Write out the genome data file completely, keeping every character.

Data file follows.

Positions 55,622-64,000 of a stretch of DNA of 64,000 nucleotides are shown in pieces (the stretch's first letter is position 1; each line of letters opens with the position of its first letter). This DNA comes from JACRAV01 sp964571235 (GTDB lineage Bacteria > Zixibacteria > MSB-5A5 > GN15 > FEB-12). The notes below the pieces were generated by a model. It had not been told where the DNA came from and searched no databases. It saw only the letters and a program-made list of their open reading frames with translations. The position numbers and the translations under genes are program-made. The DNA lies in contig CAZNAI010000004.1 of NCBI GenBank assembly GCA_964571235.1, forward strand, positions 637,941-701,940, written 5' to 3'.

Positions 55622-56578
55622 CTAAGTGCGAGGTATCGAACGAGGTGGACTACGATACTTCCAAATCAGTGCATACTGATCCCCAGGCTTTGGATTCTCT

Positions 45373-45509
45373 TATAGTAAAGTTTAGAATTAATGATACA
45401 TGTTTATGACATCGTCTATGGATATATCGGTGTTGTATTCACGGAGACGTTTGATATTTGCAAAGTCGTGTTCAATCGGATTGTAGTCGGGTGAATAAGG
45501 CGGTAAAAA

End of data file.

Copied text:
Positions 55,622-64,000 of a stretch of DNA of 64,000 nucleotides are shown in pieces (the stretch's first letter is position 1; each line of letters opens with the position of its first letter). This DNA comes from JACRAV01 sp964571235 (GTDB lineage Bacteria > Zixibacteria > MSB-5A5 > GN15 > FEB-12). The notes below the pieces were generated by a model. It had not been told where the DNA came from and searched no databases. It saw only the letters and a program-made list of their open reading frames with translations. The position numbers and the translations under genes are program-made. The DNA lies in contig CAZNAI010000004.1 of NCBI GenBank assembly GCA_964571235.1, forward strand, positions 637,941-701,940, written 5' to 3'.

Positions 55622-56578
55622 CTAAGTGCGAGGTATCGAACGAGGTGGACTACGATACTTCCAAATCAGTGCATACTGATCCCCAGGCTTTGGATTCTCT

Positions 45373-45509
45373 TATAGTAAAGTTTAGAATTAATGATACA
45401 TGTTTATGACATCGTCTATGGATATATCGGTGTTGTATTCACGGAGACGTTTGATATTTGCAAAGTCGTGTTCAATCGGATTGTAGTCGGGTGAATAAGG
45501 CGGTAAAAA